C. The Lord’s Willingness to Renew His Covenant with Israel (34:1-10)
vv. 1-4 – In the same ceremonial regulations, the Lord will reissue the same covenant He made with
Israel (cf. Exod 19:12-18).
v. 5 – “proclamation of the Lord by name” – This phrase indicates that God is about to reveal His
identity. The content of this declaration is seen in verses 6-7.
vv. 6-7 – Once again, the Lord highlights His attributes. One scholar writes concerning Exodus 34:6-7,
“Everything the Lord says autobiographically is something that God is or does for the benefit of others,
especially his chosen people” (Hamilton, Exodus, 576).
“The Lord, the Lord.” – This phrase could be rendered “Yahweh, He is Yahweh” or “I am that I am.”
Observe the six ways in which Yahweh identifies Himself:
• “compassionate” – This term conveys deep sympathy and tender-hearted mercy (cf. Ps 103:8;
2 Cor 1:3).
• “gracious” – This word speaks of “a proclivity to respond favorably to cries of help and
forgiveness” (Garrett, Exodus, 652) (1 Pet 5:10).
• “slow to anger” – Literally rendered “long nose,” the term indicates someone who is not easily
angered or quick-tempered (2 Pet 3:9).
• “abounding in loyal love and faithfulness” – Something that is dependable and possesses integrity.
This type of covenantal love means that the Lord’s love is loyal and steadfast. His love is
boundless. The reference to “thousands”further indicates the inexhaustibility of His love
• “forgiving inquiry and transgression and sin” – The three terms for sin means that the Lord forgives
all types or degrees of sin.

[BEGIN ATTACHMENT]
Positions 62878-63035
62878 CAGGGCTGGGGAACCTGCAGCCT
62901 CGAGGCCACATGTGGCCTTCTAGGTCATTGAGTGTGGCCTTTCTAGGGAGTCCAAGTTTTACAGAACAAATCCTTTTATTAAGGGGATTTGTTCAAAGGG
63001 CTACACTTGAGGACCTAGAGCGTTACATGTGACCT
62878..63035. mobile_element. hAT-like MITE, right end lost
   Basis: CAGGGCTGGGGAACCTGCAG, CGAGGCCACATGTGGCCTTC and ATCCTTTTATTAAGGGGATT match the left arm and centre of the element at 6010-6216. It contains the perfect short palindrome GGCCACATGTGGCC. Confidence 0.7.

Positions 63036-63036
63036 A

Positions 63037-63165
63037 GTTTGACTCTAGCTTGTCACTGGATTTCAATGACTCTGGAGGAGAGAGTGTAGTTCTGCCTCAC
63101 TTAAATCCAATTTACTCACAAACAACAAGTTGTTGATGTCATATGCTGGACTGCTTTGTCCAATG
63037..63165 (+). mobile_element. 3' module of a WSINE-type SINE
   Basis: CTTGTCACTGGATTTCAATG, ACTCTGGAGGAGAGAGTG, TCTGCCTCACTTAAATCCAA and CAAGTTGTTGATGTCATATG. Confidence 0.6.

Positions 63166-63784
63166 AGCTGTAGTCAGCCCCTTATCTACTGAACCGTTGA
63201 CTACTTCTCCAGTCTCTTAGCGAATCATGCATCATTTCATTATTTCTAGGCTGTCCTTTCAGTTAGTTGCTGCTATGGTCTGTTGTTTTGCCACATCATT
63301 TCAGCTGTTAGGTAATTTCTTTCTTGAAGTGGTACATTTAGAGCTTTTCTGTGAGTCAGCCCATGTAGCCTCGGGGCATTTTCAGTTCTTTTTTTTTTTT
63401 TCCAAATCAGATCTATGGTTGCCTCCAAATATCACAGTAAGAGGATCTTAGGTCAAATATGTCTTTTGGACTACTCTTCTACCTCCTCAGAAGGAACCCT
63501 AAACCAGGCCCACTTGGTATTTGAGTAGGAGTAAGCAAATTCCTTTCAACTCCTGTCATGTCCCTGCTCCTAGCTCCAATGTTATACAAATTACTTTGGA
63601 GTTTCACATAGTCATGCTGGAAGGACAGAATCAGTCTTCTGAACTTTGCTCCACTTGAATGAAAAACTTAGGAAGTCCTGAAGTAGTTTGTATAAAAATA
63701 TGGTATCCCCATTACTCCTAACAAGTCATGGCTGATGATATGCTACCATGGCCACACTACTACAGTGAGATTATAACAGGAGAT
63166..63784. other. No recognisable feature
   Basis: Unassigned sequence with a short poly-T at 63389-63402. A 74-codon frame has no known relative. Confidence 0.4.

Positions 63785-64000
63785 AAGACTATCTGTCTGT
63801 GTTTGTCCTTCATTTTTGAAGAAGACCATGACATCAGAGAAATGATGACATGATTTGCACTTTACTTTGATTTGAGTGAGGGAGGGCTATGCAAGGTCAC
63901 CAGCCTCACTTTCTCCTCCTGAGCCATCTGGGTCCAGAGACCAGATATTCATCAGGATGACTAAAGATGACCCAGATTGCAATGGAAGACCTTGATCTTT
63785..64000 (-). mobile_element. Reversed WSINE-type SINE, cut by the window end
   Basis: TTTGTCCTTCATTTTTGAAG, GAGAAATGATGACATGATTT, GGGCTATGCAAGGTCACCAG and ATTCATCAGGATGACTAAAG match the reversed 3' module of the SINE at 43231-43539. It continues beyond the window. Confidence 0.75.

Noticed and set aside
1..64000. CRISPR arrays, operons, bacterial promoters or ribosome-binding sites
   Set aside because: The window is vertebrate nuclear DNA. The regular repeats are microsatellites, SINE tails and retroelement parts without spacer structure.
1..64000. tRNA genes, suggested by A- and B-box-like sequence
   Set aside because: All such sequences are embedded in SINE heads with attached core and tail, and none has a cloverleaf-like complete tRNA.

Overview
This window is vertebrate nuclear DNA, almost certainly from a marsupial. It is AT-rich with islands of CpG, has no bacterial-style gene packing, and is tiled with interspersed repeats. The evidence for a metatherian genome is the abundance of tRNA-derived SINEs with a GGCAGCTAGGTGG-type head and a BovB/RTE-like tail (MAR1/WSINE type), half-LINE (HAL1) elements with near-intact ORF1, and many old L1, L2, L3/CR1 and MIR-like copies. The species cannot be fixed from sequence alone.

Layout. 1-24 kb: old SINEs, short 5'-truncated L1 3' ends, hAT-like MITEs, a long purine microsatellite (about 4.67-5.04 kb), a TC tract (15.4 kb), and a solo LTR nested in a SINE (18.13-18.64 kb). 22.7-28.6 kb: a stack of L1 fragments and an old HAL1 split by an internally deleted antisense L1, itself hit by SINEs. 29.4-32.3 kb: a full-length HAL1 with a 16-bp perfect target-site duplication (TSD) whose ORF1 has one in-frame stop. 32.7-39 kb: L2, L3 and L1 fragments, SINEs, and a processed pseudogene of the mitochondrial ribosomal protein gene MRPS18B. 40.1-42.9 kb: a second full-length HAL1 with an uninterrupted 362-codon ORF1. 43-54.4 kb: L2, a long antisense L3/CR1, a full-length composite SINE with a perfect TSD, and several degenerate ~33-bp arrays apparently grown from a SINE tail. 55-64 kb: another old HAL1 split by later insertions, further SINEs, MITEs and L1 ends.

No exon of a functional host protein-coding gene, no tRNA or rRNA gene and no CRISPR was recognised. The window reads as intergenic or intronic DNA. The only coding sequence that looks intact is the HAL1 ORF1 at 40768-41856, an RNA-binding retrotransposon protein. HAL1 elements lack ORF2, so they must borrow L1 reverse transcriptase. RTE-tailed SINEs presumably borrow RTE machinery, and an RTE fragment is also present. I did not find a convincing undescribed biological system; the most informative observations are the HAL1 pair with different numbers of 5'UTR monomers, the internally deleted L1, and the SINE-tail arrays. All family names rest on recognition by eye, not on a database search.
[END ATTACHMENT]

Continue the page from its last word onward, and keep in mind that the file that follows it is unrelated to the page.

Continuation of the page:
• “does not leave transgression and sin unpunished” This rendering would seen to contradict the
previous clause. After all, if the Lord “by no means clears the guilt,” than all of us are lost.
However, the phrase could speak of absolute amnesty. If this is the rendering, then the text is not
allowing for pure indulgence nor the absence of repentance. Nor is the text suggesting there is no
consequence for sin (cf. Garrett, Exodus, 640, fn. 39). As a righteous and just God, He cannot allow
sin to go unpunished (Deut 32:4).
According to one scholar, these verses indicate “a theology of the grace of God unsurpassed in the OT
[Old Testament]” (Moberly, At the Mountain of God, 90).
vv. 8-9 – In this fifth prayer recorded since the incident with the golden calf, Moses responds to God’s
character by falling to the ground and worshiping the Lord. Note that Moses also now includes himself
with the Israelites—that is, a people who are sinful.
v. 10 – The Lord answers Moses’ prayer by reiterating His promise of His covenant with Israel.
Interestingly, the language is similar to the words contained in the hymn of praise after God’s
deliverance at the Red Sea in Exodus 15:11. In other words, prior events, such as the crossing of the Red
Sea, are only a foreshadow of God’s future provisions for Israel.
A. While spiritual experiences can be exciting, they are not always dependable. If we want eternal
spiritual transformation, then we must gain insight into the character of God.
Ephesians 1:17-19 –
B. As followers of Jesus, we need to take comfort and rejoice in knowing that we serve a God who is
slow to anger, abounding in love and faithfulness.
Ephesians 3:18-19 –
C. No sin is too great for God’s forgiveness. As followers of Jesus, we do not need to be shackled by
false guilt or a fear that God’s forgiveness is inaccessible.
1 John 1:9 (also, cf. 1 Peter 1:18-19) –
“The more clearly we see the infinite chasm between God’s glory and our sinful falling short thereof, the
greater will be our appreciation of His grace and love in bridging that gulf to redeem us.” ~ David Hunt